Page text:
A mechanistic review on GNAO1-associated movement disorder

A mechanistic review on GNAO1-associated movement disorder Mutations in the GNAO1 gene cause a complex constellation of neurological disorders including epilepsy, developmental delay, and movement disorders. GNAO1 encodes Gαo, the α subunit of Go, a member of the Gi/o family of heterotrimeric G protein signal transducers. Go is the most abundant membrane protein in the mammalian central nervous system and plays major roles in synaptic neurotransmission and neurodevelopment. GNAO1 mutations were first reported in early infantile epileptic encephalopathy 17 (EIEE17) but are also associated with a more common syndrome termed neurodevelopmental disorder with involuntary movements (NEDIM). Here we review a mechanistic model in which loss-of-function (LOF) GNAO1 alleles cause epilepsy and gain-of-function (GOF) alleles are primarily associated with movement disorders. We also develop a signaling framework related to cyclic AMP (cAMP), synaptic vesicle release, and neural development and discuss gene mutations perturbing those mechanisms in a range of genetic movement disorders. Finally, we analyze clinical reports of patients carrying GNAO1 mutations with respect to their symptom onset and discuss pharmacological/surgical treatments in the context of our mechanistic model. http://www.deepdyve.com/assets/images/DeepDyve-Logo-lg.png Neurobiology of Disease Elsevier

A mechanistic review on GNAO1-associated movement disorder

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Publisher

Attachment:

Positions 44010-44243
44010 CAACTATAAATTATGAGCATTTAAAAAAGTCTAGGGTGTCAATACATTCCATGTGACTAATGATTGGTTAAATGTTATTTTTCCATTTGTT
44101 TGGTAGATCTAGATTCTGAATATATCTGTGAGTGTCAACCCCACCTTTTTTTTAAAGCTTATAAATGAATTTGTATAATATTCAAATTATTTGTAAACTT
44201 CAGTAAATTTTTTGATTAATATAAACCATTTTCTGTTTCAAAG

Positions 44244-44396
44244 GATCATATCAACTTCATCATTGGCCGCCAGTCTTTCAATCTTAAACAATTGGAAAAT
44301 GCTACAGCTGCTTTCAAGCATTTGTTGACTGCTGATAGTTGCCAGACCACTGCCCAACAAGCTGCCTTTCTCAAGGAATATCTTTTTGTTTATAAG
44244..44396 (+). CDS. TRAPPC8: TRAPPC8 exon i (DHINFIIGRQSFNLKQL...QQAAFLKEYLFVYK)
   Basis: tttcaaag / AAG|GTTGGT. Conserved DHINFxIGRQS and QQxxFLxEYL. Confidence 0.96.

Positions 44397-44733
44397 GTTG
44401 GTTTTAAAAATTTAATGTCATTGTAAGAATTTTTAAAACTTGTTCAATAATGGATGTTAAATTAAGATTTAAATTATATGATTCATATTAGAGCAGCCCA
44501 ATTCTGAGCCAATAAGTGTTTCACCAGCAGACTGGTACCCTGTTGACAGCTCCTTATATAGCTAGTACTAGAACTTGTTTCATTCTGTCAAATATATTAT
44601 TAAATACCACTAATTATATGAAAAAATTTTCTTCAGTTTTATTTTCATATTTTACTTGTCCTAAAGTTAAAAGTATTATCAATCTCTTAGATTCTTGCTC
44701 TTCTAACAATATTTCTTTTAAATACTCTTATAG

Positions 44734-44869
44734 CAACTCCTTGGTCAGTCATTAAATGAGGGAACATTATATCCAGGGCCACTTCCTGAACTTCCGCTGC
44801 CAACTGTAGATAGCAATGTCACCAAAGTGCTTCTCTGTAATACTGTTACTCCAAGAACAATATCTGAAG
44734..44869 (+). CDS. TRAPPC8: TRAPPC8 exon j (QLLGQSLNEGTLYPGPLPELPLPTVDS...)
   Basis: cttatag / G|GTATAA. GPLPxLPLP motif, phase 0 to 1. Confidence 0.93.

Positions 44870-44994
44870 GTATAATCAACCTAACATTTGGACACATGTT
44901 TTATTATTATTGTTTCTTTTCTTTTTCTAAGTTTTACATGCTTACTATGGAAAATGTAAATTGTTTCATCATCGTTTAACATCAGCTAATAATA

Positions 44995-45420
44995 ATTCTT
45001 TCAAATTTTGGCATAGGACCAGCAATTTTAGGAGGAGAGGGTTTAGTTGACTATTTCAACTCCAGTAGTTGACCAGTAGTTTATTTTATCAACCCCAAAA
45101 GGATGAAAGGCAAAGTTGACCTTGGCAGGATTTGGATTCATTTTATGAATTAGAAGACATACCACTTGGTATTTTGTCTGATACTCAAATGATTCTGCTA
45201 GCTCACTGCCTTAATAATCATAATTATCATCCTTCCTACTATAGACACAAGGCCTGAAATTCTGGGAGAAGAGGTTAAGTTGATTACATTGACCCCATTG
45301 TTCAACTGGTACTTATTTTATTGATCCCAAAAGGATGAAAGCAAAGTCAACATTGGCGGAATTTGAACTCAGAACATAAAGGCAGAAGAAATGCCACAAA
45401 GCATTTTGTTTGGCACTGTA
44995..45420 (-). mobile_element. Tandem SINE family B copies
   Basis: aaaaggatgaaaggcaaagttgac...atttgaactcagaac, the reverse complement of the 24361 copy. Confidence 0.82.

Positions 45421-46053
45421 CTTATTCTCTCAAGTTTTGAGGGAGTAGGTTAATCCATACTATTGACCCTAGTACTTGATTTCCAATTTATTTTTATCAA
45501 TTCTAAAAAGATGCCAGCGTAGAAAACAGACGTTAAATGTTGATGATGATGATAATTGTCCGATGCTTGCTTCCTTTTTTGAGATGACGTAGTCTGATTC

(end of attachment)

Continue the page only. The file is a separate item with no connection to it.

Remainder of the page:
Elsevier
Copyright
Copyright © 2018 Elsevier Inc.
ISSN
0969-9961
eISSN
1095-953X
D.O.I.
10.1016/j.nbd.2018.05.005
Publisher site
See Article on Publisher Site

Abstract

Mutations in the GNAO1 gene cause a complex constellation of neurological disorders including epilepsy, developmental delay, and movement disorders. GNAO1 encodes Gαo, the α subunit of Go, a member of the Gi/o family of heterotrimeric G protein signal transducers. Go is the most abundant membrane protein in the mammalian central nervous system and plays major roles in synaptic neurotransmission and neurodevelopment. GNAO1 mutations were first reported in early infantile epileptic encephalopathy 17 (EIEE17) but are also associated with a more common syndrome termed neurodevelopmental disorder with involuntary movements (NEDIM). Here we review a mechanistic model in which loss-of-function (LOF) GNAO1 alleles cause epilepsy and gain-of-function (GOF) alleles are primarily associated with movement disorders. We also develop a signaling framework related to cyclic AMP (cAMP), synaptic vesicle release, and neural development and discuss gene mutations perturbing those mechanisms in a range of genetic movement disorders. Finally, we analyze clinical reports of patients carrying GNAO1 mutations with respect to their symptom onset and discuss pharmacological/surgical treatments in the context of our mechanistic model.

Journal

Neurobiology of DiseaseElsevier

Published: Aug 1, 2018

References

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